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Statement on Signing the China-United States Nuclear Energy Agreement Implementation Bill

December 16, 1985

I am pleased to sign into law today S.J. Res. 238, in which the Congress states that it favors the agreement for peaceful nuclear cooperation between the United States and the People's Republic of China, which I transmitted to Congress on July 24, 1985. The agreement will have a significant, positive effect on the relations between the United States and the People's Republic of China and will lead to a continuing dialog with China on important nuclear energy and nonproliferation matters. It will further U.S. nonproliferation and other foreign policy interests. I therefore welcome the Congress' support for the agreement. Since I submitted the agreement without exempting it from any requirement in section 123(a) of the Atomic Energy Act, no affirmative legislation was required to permit the agreement to be brought into force after the legally stipulated time periods for congressional review had been completed. The agreement may therefore be brought into force at that time in accordance with the procedure set forth in article 10 of the agreement.

The joint resolution does require a onetime certification and a one-time report before exports to China under the agreement may commence. It assigns exclusively to the President the responsibility to review the matters to be certified to and to decide whether the certification may be made. Three matters must be certified: (1) that the arrangements for visits and exchanges of information made pursuant to article 8 of the agreement are, as called for by this article itself, designed to be effective in ensuring that nuclear exports under the agreement are used solely for intended peaceful purposes; (2) that, after examining all information available to the United States Government, including any additional information that China has provided, nuclear exports to China are not precluded under section 129(2) of the Atomic Energy Act; and (3) that the obligation to consider favorably a request to carry out activities described in article 5(2) of the agreement does not prejudice the decision of the United States to approve or disapprove such a request. In addition, the joint resolution requires a report on Chinese nonproliferation policies and practices before exports commence.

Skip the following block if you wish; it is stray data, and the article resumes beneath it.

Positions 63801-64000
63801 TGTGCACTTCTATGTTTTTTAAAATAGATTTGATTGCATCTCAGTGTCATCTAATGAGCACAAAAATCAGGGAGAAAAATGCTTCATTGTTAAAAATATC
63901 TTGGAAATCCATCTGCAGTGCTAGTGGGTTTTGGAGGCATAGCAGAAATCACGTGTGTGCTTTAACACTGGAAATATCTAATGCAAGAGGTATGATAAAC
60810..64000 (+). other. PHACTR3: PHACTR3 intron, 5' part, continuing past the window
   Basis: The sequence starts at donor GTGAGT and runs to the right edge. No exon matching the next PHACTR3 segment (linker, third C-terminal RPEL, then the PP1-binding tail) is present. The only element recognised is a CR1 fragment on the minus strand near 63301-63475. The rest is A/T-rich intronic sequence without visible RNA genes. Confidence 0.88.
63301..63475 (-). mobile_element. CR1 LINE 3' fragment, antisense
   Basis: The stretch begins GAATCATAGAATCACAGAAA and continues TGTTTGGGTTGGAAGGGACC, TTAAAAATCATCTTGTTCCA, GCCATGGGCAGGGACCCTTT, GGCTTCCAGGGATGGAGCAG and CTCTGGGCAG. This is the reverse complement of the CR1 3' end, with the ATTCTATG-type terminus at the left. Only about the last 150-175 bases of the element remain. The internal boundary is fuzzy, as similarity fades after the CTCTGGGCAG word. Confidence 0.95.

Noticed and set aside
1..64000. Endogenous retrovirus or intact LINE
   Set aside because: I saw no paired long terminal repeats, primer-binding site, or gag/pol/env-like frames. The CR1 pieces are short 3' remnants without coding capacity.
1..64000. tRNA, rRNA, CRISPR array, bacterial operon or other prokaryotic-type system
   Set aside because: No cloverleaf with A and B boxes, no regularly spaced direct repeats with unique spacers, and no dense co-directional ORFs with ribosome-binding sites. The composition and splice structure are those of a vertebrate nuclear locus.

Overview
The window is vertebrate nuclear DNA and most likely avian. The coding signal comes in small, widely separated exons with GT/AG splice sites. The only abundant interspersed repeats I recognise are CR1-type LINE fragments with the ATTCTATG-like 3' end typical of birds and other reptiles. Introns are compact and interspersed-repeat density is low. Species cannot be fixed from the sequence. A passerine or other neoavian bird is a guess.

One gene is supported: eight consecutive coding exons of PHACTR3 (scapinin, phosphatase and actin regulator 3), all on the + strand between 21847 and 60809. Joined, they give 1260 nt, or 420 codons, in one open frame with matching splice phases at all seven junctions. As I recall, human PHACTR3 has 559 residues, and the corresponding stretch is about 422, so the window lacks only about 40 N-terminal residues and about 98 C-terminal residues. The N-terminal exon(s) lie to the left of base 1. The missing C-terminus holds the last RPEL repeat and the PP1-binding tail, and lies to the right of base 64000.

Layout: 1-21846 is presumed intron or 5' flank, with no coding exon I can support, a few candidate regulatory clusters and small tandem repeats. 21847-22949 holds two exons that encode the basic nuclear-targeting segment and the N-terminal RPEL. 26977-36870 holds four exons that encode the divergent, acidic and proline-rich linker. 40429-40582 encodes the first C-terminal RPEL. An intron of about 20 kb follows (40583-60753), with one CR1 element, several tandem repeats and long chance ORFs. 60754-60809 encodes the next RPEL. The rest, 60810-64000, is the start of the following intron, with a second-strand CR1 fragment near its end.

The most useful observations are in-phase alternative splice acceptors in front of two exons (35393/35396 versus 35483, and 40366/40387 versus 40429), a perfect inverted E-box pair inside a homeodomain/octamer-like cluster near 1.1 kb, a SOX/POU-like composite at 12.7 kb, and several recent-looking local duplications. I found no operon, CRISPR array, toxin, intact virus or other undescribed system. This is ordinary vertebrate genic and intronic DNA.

The joint resolution also states that U.S. exports are subject to U.S. laws and regulations in effect at the time of export. This is a restatement of existing U.S. law and does not conflict with any obligations undertaken by the United States under the agreement. Finally, the joint resolution contains a section intended to ensure that the provisions in the China agreement that are textually different from provisions of the type contained in other U.S. peaceful nuclear cooperation agreements will not be the starting point for future nuclear cooperation agreement negotiations with other countries.

This joint resolution serves our interests in promoting peaceful nuclear cooperation and a nonproliferation dialog with China. For this reason, I have decided to sign the joint resolution. I appreciate the efforts of Senators Lugar and Cranston and Representatives Fascell, Broom field, Bonker, Solarz, as well as others, in developing a joint resolution text that both the administration and the Congress could accept. I understand that an amendment relating to the U.S.-China peaceful nuclear cooperation agreement is currently under consideration in the conference on the continuing resolution. I strongly object to that amendment.

Note: S.J. Res. 238, approved December 16, was assigned Public Law No. 99-183.

Ronald Reagan, Statement on Signing the China-United States Nuclear Energy Agreement Implementation Bill Online by Gerhard Peters and John T. Woolley, The American Presidency Project

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